I have a friend who sends me inspirational advice on a regular basis because she says I am “too conscientious” and need to toughen up. Her tone suggested sympathy and disdain in equal measure (I’m sure she didn’t mean it to be hurtful, cough).
Recently, she sent me an advice column with a message that resonated with me. The thesis was to remember, in most situations in life, not to take things personally.
According to the piece, if people are jerks, don’t waste your time reacting. Most of the time, it has nothing to do with you at all. And get this: even if it does, it still has nothing to do with you. What?
When someone is rude to you (check), if a “friend” dismisses you socially (yep), when you aren’t invited to the party with all the other parents on the team (been there), or someone’s assumptions become fodder for gossip (I am too dull to generate gossip), don’t take it personally.
Sure. Okay. Let’s pretend it’s that easy.
I don’t care who you are, at some point in your life you’ve felt slighted by someone, or a whole group, and it hurt you. Maybe you figured out a way to get over it. Well aren’t you clever? You passed. You can stand over there with the Carpenter, the most Zen person I know. For the rest of us, read on.
The column explained how we often misconstrue other people’s actions. We don’t give them the benefit of the doubt because our ego takes their action or inaction as a personal affront. The author suggested that in order to break this pattern we had to go a full 24 hours noticing our reactions to things. Awareness with detachment: what a concept.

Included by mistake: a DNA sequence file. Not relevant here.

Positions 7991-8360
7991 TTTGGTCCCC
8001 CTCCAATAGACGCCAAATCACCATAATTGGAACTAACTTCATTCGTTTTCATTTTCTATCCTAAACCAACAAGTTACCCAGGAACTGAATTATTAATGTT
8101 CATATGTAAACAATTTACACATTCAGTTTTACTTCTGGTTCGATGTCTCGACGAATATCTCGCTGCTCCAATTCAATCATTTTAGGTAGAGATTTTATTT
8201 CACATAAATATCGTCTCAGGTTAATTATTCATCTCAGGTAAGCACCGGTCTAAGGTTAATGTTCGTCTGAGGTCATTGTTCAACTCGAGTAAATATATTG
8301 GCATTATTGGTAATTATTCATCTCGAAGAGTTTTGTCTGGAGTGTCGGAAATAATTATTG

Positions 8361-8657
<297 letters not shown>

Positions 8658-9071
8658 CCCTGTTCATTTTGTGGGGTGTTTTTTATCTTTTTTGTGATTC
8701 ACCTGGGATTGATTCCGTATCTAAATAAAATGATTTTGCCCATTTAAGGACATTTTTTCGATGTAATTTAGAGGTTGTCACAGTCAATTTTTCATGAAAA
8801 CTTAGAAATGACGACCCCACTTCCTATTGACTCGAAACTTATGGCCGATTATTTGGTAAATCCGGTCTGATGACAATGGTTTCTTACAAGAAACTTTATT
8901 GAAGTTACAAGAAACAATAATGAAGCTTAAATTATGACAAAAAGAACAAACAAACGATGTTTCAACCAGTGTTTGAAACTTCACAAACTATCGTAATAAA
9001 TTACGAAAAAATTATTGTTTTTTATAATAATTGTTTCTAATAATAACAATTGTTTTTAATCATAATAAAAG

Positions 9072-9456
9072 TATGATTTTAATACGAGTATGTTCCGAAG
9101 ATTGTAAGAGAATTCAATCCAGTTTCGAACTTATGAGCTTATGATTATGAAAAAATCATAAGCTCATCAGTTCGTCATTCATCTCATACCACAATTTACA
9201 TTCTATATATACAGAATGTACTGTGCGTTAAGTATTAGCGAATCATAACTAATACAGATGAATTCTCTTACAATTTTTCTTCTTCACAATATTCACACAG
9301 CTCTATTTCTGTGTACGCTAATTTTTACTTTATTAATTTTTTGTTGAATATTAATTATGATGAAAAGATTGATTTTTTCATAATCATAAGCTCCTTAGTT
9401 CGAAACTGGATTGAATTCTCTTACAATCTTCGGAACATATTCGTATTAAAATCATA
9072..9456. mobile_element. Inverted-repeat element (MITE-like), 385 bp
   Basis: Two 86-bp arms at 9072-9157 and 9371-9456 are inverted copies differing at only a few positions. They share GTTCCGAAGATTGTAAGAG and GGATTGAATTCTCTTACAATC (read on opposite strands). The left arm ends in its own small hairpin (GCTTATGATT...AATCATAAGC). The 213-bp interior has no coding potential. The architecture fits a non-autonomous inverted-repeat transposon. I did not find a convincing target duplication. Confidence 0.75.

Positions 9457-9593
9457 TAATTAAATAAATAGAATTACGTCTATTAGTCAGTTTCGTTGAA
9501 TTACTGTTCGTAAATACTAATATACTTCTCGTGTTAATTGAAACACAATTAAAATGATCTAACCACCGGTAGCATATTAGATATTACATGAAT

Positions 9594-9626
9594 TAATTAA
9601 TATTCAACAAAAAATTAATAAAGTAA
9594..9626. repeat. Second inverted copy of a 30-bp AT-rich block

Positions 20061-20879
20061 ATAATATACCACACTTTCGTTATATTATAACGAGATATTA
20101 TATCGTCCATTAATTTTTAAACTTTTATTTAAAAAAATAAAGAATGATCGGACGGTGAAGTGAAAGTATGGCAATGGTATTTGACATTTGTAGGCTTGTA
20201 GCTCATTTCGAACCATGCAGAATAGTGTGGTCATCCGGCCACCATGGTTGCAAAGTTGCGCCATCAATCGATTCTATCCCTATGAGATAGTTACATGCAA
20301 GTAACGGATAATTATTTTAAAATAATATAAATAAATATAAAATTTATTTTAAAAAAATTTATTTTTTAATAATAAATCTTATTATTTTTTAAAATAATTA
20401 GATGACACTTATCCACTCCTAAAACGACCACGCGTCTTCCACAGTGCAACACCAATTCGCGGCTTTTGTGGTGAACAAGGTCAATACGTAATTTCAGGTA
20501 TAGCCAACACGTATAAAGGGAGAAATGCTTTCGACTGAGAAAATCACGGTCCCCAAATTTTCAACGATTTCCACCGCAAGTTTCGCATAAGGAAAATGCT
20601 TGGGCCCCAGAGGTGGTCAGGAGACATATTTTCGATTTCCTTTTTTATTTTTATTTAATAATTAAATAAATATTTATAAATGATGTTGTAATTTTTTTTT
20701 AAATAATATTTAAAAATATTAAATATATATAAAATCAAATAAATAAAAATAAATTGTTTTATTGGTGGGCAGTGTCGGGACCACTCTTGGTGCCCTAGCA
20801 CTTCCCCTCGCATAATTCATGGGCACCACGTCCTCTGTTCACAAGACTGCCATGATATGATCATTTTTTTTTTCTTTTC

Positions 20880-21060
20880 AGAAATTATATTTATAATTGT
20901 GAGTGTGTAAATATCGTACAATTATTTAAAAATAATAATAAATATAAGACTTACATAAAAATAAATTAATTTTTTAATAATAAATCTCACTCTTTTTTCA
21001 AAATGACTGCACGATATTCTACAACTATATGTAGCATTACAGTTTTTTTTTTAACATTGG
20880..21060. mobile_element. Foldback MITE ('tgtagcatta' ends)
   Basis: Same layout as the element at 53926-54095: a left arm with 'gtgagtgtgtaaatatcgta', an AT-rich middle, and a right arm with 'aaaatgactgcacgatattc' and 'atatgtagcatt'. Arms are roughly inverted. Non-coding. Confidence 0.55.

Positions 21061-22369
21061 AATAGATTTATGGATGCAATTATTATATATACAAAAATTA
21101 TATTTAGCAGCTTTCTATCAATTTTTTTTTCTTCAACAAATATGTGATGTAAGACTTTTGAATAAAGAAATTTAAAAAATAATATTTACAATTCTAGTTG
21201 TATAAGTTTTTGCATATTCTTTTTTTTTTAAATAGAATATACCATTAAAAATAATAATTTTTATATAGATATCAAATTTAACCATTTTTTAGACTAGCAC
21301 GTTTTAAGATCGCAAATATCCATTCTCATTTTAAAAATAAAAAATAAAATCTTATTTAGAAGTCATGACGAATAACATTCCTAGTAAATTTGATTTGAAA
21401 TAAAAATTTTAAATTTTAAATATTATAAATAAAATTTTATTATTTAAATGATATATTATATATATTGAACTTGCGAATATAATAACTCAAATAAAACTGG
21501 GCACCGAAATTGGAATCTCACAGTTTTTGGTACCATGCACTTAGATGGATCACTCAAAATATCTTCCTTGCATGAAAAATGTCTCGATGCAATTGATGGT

I jumped in. I am often told I am too sensitive, too aware and thus, take things too much to heart (I hold out hope for compliments like, “you’re too sexy, smart, successful,” etc. Sigh). For a full day I caught every nuance that made me want to react: the guy who cut me off in traffic so he could be first to the red light, the “friend” on Facebook who went off about how much they didn’t like someone else in town, but then “friended” them online (high school never ends), or the thoughtless remarks made by a colleague who was having a bad day. How do you not take that stuff personally?
Apparently, the answer is tolerance. You never know what’s going on in someone else’s life, behind closed doors. You may be a target, but your reaction speaks volumes. My theory? Always be guarded around people who are deeply insecure. They have the most to lose. Avoid those who attempt to stir up trouble.
Remember, everyone lives in their own heads, where their mini-dramas take centre stage. Chances are you are not in their spotlight. And yep, they may not like you. There is no accounting for taste. Life is too short to stress on that. It only diminishes your self worth if you let it.
You know this clarity thing is kind of sexy. You don’t have to agree with me. No, really, you don’t. I can tolerate your opinion. I will ignore it, but I can tolerate it.
Just ask the Carpenter.
Writing has been my passion since I learned how to hold a pencil (which I still cannot do properly). Despite my father’s insistence that I would starve to death in this career, I remain well fed and eager to write more. They say you should do what you love: I love to write.